Chapter II

The holidays really mess up my schedule and I am always uncomfortable with it. I find solace in structure. I love calendars, agendas, itineraries and the like. I find comfort in knowing what is coming and when it is coming but with the holidays I have a difficult time with myself. The unknown makes me extremely anxious. I’m not exactly sure why that is, but Dr. Worth and I are working on rooting out the source of this issue. Knowing how distraught I become around this time of year, my parents gave me the lecture about “behaving” as they had company arriving for the holiday some of which are family, some are friends and others are my father’s co-workers. It was the third year that they hosted the holiday dinner party and my Mother was determined that “nothing would ruin it” for her.

Daniel arrived home late that afternoon. His flight landed in Providence at 5:10 that evening. My parents sent a livery service to pick him up so that they were home when the first of the guests arrived. Talk about last minute. I know Dan organized his trip purposefully in that way: the less time he had to spend at home – the better. He hated it there and only came home when badgered to. I didn’t blame him. If I were him, I would have felt the same way. I’m the one who ruined home for him. He never confronted me about it, but I was acutely aware it was because of me. I wish I could have changed things and rewrote the past. But I never could.

Our parents were completely oblivious to Dan’s uncomfortability with home. They were prone to believe whatever he told them which was that his studies were challenging and he had great responsibilities at school that he could not shrug off. They were so proud of his success at St. John’s that they didn’t question him. But I knew the truth. I was what made Dan uncomfortable. He was so distant with me. I knew there would be some uncomfortability between us, but I imagined that we’d talk it out and work though it so that by the end of his visit we’d begin repairing our relationship with the hope that some day we would once again find closeness. It appeared that I was the only one thinking and planning this out. Dan wouldn’t even acknowledge me and the one moment when I managed to get him to look at me, I only saw distain in his eyes. With his dismissive stare I watched any chance I had to reestablish our relationship fall away. In a house filled with so many people I’ve never felt so alone.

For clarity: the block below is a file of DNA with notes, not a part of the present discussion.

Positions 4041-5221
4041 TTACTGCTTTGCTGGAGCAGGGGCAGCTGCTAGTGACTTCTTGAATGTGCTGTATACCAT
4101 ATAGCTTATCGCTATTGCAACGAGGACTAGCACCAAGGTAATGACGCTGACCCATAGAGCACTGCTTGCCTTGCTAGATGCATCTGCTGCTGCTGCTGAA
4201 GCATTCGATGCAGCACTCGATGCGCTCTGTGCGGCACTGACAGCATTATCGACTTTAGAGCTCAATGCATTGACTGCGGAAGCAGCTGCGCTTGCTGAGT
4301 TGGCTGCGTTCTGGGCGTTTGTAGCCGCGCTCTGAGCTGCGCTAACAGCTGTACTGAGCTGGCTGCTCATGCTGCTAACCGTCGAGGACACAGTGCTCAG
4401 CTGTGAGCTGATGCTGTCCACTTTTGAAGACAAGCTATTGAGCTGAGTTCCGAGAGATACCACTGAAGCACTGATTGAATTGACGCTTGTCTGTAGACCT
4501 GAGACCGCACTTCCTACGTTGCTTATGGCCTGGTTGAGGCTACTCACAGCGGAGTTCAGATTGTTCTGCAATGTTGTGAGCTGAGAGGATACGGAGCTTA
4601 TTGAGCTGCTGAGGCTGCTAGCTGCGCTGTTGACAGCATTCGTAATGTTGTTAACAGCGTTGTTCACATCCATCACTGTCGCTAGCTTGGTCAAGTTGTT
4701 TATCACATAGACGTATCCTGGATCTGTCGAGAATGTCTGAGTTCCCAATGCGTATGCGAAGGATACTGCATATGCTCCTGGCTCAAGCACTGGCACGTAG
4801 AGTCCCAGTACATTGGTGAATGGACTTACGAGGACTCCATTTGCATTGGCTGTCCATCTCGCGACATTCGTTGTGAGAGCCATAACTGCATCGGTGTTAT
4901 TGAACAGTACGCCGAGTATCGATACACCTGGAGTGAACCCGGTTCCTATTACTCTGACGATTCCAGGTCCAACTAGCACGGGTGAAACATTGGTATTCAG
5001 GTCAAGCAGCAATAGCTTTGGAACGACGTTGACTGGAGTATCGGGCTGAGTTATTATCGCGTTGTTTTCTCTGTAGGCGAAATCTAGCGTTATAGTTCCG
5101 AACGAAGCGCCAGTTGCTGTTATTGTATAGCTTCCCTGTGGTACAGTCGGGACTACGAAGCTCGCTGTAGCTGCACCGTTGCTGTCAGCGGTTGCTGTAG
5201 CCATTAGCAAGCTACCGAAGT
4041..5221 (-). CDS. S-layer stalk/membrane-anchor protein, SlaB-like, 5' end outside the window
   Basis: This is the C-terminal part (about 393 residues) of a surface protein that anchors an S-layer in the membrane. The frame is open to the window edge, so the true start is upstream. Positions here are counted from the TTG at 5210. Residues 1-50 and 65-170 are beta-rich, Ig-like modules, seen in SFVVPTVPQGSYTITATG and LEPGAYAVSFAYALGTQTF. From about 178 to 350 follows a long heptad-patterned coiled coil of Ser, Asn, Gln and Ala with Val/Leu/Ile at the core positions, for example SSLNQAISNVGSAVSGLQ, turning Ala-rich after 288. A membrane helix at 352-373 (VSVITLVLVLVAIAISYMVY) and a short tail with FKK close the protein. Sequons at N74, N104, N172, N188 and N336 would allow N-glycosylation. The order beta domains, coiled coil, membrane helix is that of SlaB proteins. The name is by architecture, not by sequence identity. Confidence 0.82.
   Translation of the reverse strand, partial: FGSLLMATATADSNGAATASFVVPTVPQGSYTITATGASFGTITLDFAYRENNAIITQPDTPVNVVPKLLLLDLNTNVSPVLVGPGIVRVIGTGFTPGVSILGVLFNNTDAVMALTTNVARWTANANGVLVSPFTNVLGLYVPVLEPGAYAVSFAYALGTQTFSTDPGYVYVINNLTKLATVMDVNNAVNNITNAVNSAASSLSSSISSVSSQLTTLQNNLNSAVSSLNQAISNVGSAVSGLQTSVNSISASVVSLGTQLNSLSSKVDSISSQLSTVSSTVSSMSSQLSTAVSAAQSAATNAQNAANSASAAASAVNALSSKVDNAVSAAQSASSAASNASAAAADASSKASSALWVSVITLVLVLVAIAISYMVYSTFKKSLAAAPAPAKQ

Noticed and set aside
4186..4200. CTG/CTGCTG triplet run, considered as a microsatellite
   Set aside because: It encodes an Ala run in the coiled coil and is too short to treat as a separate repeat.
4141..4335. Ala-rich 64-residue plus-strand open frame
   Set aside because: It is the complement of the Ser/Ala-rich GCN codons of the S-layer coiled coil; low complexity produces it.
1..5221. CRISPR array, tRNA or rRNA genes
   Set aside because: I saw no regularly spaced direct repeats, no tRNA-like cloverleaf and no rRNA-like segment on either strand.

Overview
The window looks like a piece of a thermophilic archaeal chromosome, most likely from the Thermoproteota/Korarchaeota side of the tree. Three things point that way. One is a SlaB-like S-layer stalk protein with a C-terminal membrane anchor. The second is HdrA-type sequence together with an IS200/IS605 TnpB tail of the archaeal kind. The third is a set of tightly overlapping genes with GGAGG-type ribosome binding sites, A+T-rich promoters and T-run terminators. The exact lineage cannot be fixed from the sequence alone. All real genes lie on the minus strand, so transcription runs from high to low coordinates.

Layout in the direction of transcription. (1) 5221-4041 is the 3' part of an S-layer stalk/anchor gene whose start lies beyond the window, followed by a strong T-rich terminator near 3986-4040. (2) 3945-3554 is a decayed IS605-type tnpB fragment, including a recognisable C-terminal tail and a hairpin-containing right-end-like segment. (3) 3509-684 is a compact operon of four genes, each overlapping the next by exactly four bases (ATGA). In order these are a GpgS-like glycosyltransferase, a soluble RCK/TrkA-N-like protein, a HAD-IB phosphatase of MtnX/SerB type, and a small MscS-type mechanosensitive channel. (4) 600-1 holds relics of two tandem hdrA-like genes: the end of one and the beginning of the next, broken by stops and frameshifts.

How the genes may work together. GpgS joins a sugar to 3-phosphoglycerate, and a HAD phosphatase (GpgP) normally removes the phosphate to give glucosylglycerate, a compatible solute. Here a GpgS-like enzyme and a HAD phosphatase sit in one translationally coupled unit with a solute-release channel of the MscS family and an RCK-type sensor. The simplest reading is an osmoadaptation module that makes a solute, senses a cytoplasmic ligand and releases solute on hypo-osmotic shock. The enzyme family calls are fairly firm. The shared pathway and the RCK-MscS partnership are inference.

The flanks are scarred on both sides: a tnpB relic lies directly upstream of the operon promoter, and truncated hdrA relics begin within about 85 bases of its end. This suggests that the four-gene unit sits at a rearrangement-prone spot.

I didn’t always make Dan feel this way and I desperately missed the relationship we once had. I missed my brother. We were really close when we were younger. I always looked up to him even if he was only a year and a half older than I, but when the rumors and stories started, when I began getting in trouble at school and started with what Dr. Worth has labeled “the unusual behaviors” my relationship with Dan deteriorated.

Starting school was always a big adjustment for me though one might think that school is so structured I would find security there. I didn’t. I’m certain that the extensive fire in the school building followed by the relocation of the classes to various buildings, as well as, the numerous substitutes our class had after our teacher quit, were major hindrances to my adjustment away from home. I had a lot of nightmares when I started school. I began sleeping with a chair wedged beneath the door handle of my closet, my bedroom door open, and a light on in my room. My parents tried to be supportive, but I knew they were frustrated with me, especially the times when I ventured to their bedroom several times during the night complaining about the whispers. Dad would follow me back to my room and inspect it, but he never found anything. He’d tuck me back into bed and sleepily return to Mother.

My brother would inevitably be awoken by my nighttime travels back and forth from my room to my parents’. He would eventually come stay with me when it was clear that Dad’s words carried an unspoken threat of punishment if I didn’t go to sleep. The two of us, snuggled beneath the safety of the covers and the quilt Grandma made for Mother years ago, would stare into the semi darkness of my room. Dan would occasionally click on the flashlight he clenched tightly in his hands when I would squeeze his arm. Being six years old, he understood and empathized with my child fears. He would inquire as to what the whispers were saying, but it wasn’t until years later that I would hear them clear enough to comprehend their meaning.

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